A new report shows that 75% of people globally don’t adhere to widely-accepted password best practices with 64% either using weak passwords or repeat variations of passwords to protect their online accounts.

Keeper Security’s latest study, The Keeper Password Management Report: Unifying Perception with Reality, assesses the password habits of more than 8,000 individuals across the US, UK, France and Germany.

More than a third of people also admitted to feeling overwhelmed when it came to taking action to improve their cybersecurity; an indication that these feelings might be putting people at greater risk of being hacked.

According to Verizon’s annual Data Breach Index Report, up to 80% of successful data breaches are the result of compromised login credentials. However, according to Keeper’s study, 57% claim they watch their passwords “like a hawk” or say they’re like a “lion who confidently takes charge.” Of the former, 40% had no idea whether their passwords had been breached. Additionally, 7% of respondents globally recognized password managers as the best way to achieve personal cybersecurity.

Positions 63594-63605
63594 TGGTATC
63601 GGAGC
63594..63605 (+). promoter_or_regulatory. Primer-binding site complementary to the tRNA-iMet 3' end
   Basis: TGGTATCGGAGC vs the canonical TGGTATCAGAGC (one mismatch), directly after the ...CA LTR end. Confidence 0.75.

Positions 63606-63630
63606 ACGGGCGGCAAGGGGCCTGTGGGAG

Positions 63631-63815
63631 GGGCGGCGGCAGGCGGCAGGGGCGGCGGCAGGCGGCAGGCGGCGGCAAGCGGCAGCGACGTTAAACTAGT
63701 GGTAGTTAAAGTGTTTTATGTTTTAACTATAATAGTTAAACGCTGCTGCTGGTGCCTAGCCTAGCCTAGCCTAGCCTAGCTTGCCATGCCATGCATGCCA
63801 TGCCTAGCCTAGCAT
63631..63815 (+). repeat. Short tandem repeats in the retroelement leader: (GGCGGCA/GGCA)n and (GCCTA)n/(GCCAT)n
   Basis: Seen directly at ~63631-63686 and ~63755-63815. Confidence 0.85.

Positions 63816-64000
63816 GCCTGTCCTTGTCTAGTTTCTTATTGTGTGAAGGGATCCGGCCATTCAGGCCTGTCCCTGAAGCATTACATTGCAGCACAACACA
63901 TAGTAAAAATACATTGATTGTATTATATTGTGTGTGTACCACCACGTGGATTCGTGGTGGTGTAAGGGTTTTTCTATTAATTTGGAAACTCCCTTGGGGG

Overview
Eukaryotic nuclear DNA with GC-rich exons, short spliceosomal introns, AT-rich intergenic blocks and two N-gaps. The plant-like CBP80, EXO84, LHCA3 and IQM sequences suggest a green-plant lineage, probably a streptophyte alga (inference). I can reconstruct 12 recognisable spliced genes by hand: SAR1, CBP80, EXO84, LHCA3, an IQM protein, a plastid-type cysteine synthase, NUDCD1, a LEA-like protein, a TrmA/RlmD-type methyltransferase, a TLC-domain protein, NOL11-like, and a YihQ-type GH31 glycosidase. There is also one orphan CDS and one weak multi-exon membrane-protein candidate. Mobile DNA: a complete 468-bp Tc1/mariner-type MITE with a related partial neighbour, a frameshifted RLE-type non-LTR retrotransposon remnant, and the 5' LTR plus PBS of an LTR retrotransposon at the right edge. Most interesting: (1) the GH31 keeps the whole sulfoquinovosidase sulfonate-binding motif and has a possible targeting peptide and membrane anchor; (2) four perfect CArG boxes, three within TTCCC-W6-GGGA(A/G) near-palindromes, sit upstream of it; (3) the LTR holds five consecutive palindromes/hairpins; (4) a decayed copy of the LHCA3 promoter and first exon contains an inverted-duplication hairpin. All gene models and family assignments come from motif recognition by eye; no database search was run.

Other report highlights

  • 30% of people still use simple passwords to protect their digital accounts, while 34% admit to repeating variations of the same password.
  • 39% of respondents are unaware of whether they’ve been breached and 32% do not know whether their passwords are available on the dark web.
  • 64% of respondents are not confident that they are managing their passwords well.
  • 41% of respondents said cybersecurity is too difficult to understand.
  • 29% of Baby Boomers use strong and unique passwords for every account, compared to only 20% of Gen Z respondents, of which 40% found cybersecurity overwhelming – the highest of all the age groups.
  • Men are more confident than women about password security – 39% of men vs. 31% of women.